Have you gathered any fascinating ideas of love and life on your travels?
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Who would’ve thought decades ago that you could shoot deer with air rifles? Well, today’s technology allows you to do that. But, when it comes to finding an air rifle for shooting deer, you’ve got to be selective. We’ll get into the best air rifles for deer hunting, but first…
A few important things to consider
There are several factors you need to take into account before you pick the air rifle that suits you best:
So, which air rifles are best for shooting deer?
Here’s a selection of the best deer hunting air rifles available right now…
This versatile and well-built rifle has increased in popularity over the last few years. Considered a more traditional rifle, it comes with a range of modern features that make it reliable and accurate when you’re out in the field.
It’s one of the more expensive rifles available on the market, but this reflects its quality. What’s more, it’s designed to perform at a high level for years.
Rigby Highland Stalker
The Highland model is one of the most iconic ever produced by Rigby. Since they started to go back into production in 2014, this rifle become instantly popular with experienced shooters.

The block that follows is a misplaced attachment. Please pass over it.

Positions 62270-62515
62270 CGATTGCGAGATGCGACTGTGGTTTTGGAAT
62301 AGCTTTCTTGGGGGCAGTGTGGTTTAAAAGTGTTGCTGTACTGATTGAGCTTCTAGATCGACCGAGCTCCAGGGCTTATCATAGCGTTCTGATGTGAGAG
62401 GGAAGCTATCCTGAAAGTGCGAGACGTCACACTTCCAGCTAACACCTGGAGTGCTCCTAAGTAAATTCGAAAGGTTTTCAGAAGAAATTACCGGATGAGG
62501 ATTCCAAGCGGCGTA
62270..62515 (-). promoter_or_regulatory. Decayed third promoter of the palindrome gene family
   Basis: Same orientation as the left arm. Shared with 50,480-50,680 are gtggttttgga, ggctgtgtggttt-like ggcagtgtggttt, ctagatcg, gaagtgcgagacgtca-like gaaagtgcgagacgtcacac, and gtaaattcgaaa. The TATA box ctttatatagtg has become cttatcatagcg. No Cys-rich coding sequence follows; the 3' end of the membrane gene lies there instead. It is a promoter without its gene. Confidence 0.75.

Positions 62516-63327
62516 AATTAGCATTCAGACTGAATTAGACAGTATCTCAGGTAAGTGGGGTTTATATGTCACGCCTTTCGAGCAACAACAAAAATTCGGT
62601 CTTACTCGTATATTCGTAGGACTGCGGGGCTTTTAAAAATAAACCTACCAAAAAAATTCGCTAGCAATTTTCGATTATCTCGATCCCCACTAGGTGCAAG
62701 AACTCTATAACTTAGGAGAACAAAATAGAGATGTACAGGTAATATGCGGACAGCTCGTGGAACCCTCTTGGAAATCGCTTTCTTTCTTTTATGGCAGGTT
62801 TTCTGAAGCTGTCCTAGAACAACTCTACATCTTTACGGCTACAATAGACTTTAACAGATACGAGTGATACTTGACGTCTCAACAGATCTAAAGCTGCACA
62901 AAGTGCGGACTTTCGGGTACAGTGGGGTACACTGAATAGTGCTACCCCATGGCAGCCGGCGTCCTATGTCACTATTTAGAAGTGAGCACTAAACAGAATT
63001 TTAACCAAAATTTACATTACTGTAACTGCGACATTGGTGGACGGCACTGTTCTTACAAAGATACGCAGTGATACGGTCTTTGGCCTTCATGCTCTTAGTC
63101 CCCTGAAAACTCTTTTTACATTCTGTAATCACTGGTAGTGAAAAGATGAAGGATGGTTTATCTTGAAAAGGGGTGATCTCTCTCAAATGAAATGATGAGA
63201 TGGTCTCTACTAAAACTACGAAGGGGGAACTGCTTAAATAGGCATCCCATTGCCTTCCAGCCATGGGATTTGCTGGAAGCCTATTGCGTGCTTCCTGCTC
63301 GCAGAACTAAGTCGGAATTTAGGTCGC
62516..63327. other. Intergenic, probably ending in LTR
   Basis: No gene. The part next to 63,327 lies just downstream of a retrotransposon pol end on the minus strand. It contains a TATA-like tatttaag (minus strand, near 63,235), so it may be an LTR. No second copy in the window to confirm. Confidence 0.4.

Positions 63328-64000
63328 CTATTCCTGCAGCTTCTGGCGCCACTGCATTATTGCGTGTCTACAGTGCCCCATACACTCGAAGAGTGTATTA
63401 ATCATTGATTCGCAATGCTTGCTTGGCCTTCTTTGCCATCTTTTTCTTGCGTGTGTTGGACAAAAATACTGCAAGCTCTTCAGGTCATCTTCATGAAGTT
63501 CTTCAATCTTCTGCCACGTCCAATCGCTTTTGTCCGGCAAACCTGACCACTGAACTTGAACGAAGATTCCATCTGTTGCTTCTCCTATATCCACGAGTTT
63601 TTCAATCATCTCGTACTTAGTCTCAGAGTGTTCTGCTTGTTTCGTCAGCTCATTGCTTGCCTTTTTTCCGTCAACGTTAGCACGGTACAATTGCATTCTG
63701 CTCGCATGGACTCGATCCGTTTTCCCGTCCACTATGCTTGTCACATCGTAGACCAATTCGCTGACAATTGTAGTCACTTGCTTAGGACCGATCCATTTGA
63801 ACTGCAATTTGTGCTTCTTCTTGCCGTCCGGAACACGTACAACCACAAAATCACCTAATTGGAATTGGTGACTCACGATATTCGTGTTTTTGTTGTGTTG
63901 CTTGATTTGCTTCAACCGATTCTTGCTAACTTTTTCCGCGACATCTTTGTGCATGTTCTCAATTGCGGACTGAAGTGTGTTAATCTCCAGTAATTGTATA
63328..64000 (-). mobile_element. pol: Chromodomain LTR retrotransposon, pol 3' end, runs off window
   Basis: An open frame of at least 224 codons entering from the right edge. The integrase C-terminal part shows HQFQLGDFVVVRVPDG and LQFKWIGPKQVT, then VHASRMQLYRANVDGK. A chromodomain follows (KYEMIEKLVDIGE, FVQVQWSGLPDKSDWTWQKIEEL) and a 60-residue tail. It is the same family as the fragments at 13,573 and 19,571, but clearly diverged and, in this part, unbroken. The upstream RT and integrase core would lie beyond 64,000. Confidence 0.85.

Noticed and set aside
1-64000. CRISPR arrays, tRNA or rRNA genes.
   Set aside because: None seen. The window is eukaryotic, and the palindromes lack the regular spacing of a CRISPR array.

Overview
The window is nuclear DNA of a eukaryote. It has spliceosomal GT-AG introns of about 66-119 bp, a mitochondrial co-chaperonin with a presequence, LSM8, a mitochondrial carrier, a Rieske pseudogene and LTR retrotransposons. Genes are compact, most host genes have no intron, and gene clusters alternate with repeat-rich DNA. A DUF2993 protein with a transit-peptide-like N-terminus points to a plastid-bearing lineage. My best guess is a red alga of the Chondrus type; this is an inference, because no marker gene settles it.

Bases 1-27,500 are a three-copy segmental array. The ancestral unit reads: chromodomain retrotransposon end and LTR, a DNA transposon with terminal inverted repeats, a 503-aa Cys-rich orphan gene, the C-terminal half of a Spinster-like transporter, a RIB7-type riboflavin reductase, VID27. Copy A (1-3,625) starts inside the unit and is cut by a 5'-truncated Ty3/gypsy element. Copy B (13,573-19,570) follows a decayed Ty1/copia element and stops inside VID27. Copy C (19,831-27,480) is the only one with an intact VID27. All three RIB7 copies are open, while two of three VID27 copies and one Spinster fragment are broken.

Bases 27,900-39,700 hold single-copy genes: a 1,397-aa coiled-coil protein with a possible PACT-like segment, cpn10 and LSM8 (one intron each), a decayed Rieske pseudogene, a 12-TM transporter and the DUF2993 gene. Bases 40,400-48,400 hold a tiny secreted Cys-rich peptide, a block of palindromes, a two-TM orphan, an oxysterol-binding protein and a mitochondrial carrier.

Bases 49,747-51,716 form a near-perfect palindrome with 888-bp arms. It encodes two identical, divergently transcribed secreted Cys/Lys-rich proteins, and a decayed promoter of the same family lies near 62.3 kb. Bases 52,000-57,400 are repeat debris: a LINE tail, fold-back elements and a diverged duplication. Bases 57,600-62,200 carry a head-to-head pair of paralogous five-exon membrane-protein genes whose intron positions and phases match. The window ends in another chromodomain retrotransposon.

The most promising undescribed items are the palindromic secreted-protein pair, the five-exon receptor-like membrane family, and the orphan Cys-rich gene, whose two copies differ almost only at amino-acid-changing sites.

Much like the Sauer 202, the Stalker combines tradition and modernity in a way that makes the rifle aesthetically pleasing.
This is a particularly adept rifle when it comes to long range shooting. The 22-inch long barrel and slow taper are welcome additions when it comes to assisting with accuracy. This makes the Highland Stalker ideal for novice shooters.
Steyr Mannlicher Pro Hunter
If you’re looking for a rifle which is both affordable and high quality, this is the perfect choice.
Available for less than £1,000, the Steyr Mannlicher Pro Hunter is popular among hunters who spend a lot of time in dense woodland.
This rifle carries a decent amount of weight, making it comfortable to handle for long periods of time.
The trigger can also be adjusted through a screw in the trigger blade, so then you can give the pull the right amount of weight for you.
Given its price and practicality, this is another good rifle for a novice shooter.
Remington 700 SPS Rifle
The Remington 700 can include a wide range of modifications and accessories, meaning you can essentially design the rifle around what you want and the way you hunt.
While some shooters feel the Remington 700 has become outdated since more modern rifles have become available, it still provides a classic experience that makes it one of the leading air rifles.
For both beginners and seasoned hunters, this remains one of the most reliable and best air rifles for deer hunting.
Specialist shooting insurance from Gunplan